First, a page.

Step one: Be aware
150MB is enough to download the Tested Podcast three weeks in a row. Try for that last week of the month and you're looking at overages. On average, 150MB will let you load about 20 full web pages on 3G each day. Yeah, it's not a lot. If you go over, Verizon will apparently charge another $15 for another 150MB of data. So you pay $30, but only get 300MB. You want to avoid that.
Some of your habits will need to change. Your home Wi-Fi will be an oasis of data. You may, in fact, find yourself fantasizing about that spring of data while out and about. But anything to save a buck, right? Take inventory of the apps on your phone first thing. You should page through the settings to see what, if any data they are pulling down. If you don't use an app, but it likes to download updates of some sort in the background, just ditch it before you move on.
Step two: Change those settings
If you're lucky, you may find that some of your apps have the ability to download data only when on Wi-Fi. The podcast manager Doggcatcher is one such app. Aside from being a really well designed podcast app, it has a plethora of settings. In the main system settings you can check a box to only download new podcasts on Wi-Fi. The last thing you want when trying to live within 150MB of data is to find that your phone has downloaded the newest episode of a podcast over 3G, thus eating up as much as 50MB of your data allowance.
Twitter clients are also a big user of data. If you have multiple clients installed, you may actually be downloading the same updates multiple times. Make sure you turn off updates on clients you don't use frequently. If you can stand to turn them off on your main client, all the better. You can always manually refresh. Alternatively, just crank up the update interval to only ping Twitter every few hours.
If you're going to be out for a while, consider turning off your account sync. Android makes this really simple to do. The home screen Power Control widget has a button to toggle this feature on and off. You can also set this in the Accounts and Sync settings menu. Just uncheck Auto-sync; but it is easier to just use the home screen widget. Doing this means no push Gmail, contact syncing, or calendar sync. But if it's just for a little while, you can still manually sync.
If you're running a newer version of Android, you probably have the option to let apps auto-update in the background. You're going to want to uncheck that option for each app's entry. It's worth the minor inconvenience of hitting the 'Update All' button while on Wi-Fi to now blow a huge chink of your quote. Apps are getting bigger on Android, with some topping 20MB. You don't want your phone to decide to update that when you're on 3G.
One last way to use the Android system settings to reduce data consumption is also found in the Accounts and Sync menu. This is the nuclear option for reducing data consumption. If you uncheck the Background Data box, apps will not be able to use data in the background. You will only be able to initiate data sessions in foreground apps. This obviously limits the usefulness of the phone, but you can control your data completely.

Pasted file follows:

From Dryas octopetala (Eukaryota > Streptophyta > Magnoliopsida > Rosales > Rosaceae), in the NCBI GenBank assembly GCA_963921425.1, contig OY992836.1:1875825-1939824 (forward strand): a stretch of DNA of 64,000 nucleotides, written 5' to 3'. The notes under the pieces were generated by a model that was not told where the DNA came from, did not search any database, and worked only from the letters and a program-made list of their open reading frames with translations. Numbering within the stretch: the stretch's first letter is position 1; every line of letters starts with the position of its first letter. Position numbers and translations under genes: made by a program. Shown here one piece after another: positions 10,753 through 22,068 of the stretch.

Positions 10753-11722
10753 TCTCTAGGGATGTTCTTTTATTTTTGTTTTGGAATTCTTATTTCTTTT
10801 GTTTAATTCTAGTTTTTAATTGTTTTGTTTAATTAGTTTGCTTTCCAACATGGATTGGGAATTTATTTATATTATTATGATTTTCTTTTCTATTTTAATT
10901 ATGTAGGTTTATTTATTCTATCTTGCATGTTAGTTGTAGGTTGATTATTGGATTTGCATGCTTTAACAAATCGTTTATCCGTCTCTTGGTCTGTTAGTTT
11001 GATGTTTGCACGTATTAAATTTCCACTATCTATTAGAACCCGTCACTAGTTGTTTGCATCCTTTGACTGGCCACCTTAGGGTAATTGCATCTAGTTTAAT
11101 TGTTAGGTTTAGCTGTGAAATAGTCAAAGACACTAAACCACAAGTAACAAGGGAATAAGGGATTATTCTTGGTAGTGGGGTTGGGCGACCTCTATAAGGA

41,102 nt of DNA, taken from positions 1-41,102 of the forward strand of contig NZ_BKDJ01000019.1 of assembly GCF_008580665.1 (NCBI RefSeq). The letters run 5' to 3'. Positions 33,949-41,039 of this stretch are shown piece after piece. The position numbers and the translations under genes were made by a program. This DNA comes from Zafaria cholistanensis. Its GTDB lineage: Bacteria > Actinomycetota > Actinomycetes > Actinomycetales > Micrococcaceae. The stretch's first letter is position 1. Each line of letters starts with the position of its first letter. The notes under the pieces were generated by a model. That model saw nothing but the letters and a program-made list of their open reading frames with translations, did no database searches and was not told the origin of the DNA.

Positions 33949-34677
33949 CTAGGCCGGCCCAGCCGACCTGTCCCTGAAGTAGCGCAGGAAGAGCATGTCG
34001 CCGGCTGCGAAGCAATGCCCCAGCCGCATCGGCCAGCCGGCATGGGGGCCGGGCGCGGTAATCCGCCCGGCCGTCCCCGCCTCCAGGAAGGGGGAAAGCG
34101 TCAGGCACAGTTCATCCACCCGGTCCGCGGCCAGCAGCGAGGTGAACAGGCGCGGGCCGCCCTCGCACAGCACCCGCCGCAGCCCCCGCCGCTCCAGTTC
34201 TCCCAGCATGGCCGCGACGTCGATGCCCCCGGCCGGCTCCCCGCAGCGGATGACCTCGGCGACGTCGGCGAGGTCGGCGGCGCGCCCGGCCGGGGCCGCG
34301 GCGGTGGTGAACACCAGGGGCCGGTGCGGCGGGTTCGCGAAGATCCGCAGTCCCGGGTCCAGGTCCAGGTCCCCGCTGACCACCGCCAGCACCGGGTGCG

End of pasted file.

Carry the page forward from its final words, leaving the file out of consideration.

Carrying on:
Step three: Get some third party helpThere are a few apps you can use to help manage your data use. One app that is useful in this and other ways is Locale. The app will run you $10 in the Market. With this app, you can set conditions for when you area at home, and away from home. The app can automate your Wi-Fi so you can have it disabled when you're out, but automatically turn on when you get home. That way you don't accidentally forget to use your home connection instead of the mobile data. There are also plug-in in the Market that allow control of the Sync settings, so you can automate that as well based on your location or time. If you're into more tweaking, Tasker can be used in place of Locale. It's only $6.30 and it will work with Locale plug-ins.
3G Watchdog, you can watch your data usage, and even set quota alerts. The app is free and surprisingly full featured. Just go in and set your monthly quota, then set your monthly plan's start date. If you're part way through the month, you can set the counters based on what your Verizon account says. It will then track your usage each month, automatically resetting at the end of the billing cycle. The app offers helpful projections so you can see how fast you are using your allotted data as well.
In the settings, make sure you set a notification for when you have nearly reached your limit. 3G Watchdog also has a widget so you can see your usage without opening the app. With the help of apps like APNdroid or JuiceDefender, 3G Watchdog can even turn off your mobile data automatically before you reach your limit. This is a handy feature if you really want to make sure you don't get charged an overage.
Cheaper plans like Verizon's possible 150MB promotion could be a good money saver for users. 150MB isn't a lot of data by any means, but with a little planning, and some help from apps like 3G Watchdog, you could make it. Android is a data hungry operating system, so going through your apps is a must if you're going to try living on less data. It might be worth analyzing your usage over time before taking the plunge. As tiered data comes to more carriers, these tactics might be useful to more than just those looking to save by getting a cheaper plan. Let us know how much data you are using each month in the comments below!